Notification of claims and circumstances—commercial insurance
Notification of claims and circumstances—commercial insurance

The following Insurance & Reinsurance guidance note provides comprehensive and up to date legal information covering:

  • Notification of claims and circumstances—commercial insurance
  • Background
  • What are the current guidelines for notification?
  • Practice Tips

Background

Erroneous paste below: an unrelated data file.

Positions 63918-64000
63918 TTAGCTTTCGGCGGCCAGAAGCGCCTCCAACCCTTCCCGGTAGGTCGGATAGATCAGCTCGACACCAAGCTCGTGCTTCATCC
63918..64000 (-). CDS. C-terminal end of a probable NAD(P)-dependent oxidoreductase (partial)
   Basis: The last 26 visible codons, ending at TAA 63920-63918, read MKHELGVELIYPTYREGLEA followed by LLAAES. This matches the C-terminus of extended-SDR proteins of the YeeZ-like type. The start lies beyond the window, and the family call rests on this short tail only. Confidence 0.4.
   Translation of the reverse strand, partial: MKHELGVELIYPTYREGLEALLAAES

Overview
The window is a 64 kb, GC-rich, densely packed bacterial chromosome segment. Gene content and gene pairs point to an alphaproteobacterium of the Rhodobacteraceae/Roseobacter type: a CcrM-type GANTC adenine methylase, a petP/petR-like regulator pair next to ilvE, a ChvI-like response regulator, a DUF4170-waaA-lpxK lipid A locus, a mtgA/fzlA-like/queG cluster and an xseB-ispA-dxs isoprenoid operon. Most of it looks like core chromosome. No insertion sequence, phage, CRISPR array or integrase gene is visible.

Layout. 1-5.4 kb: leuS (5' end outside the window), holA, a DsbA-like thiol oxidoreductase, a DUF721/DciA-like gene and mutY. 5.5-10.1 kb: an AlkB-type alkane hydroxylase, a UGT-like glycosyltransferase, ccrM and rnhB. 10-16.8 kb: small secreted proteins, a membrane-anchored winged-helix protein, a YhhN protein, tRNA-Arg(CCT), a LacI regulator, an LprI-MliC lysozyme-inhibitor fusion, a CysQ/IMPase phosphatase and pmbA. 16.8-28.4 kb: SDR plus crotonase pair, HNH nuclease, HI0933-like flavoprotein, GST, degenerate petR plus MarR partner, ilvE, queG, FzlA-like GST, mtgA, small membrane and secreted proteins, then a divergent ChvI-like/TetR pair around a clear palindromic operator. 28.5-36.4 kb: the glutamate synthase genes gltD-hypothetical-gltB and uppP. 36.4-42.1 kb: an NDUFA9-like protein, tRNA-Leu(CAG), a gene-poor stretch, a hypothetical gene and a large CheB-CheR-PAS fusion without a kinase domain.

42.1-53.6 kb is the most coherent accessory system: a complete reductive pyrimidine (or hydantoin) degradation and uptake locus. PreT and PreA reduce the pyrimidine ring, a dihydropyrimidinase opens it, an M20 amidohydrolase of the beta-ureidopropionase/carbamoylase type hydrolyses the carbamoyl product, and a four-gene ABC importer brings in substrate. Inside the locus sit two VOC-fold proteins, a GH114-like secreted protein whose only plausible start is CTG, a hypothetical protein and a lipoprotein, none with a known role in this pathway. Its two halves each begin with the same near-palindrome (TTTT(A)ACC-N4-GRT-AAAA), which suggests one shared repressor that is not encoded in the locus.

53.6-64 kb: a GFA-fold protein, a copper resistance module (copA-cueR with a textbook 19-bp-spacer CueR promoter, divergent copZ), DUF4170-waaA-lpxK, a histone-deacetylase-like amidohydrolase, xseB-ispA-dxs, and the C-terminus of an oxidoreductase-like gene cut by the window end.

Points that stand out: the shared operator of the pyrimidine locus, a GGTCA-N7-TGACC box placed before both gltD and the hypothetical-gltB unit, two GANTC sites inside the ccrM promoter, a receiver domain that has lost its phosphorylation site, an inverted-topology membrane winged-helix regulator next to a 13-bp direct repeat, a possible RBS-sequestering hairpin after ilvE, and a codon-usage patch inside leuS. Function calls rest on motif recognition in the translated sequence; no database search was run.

Commercial insurance policies (insurance held by businesses) normally contain terms requiring notification of claims within a period of time from which a covered loss occurs. There may be a requirement to notify within a set number of days or a ‘reasonable’ period. In Cassell v Lancashire and Yorkshire Accident Co, (1885) 1 TLR, 495, DC. (not reported by LexisNexis®), the claimant had an insurance policy against certain accidents. It was a condition precedent of liability in the policy that notice of any accident be given with 14 days of its occurrence. The claimant suffered an accident, but no consequences of this manifested themselves for several months, and therefore, the claimant saw no reason to notify the insurers within the 14–day period. The court upheld the insurers’ repudiation of the claim on the ground that the clause was clear and unambiguous. A similar result was reached in TH Adamson & Sons v Liverpool London and Globe Insurance [1953] 2 Lloyd’s Rep 355, Lord Goddard CJ (not reported by LexisNexis®), which concerned an employees’ fidelity policy. In this case, an employee committed fraud and to avoid getting caught, did his best to conceal his act. In fact, he covered his frauds so well, it took months for the employer to discover them, and the employer therefore exceeded the 14 days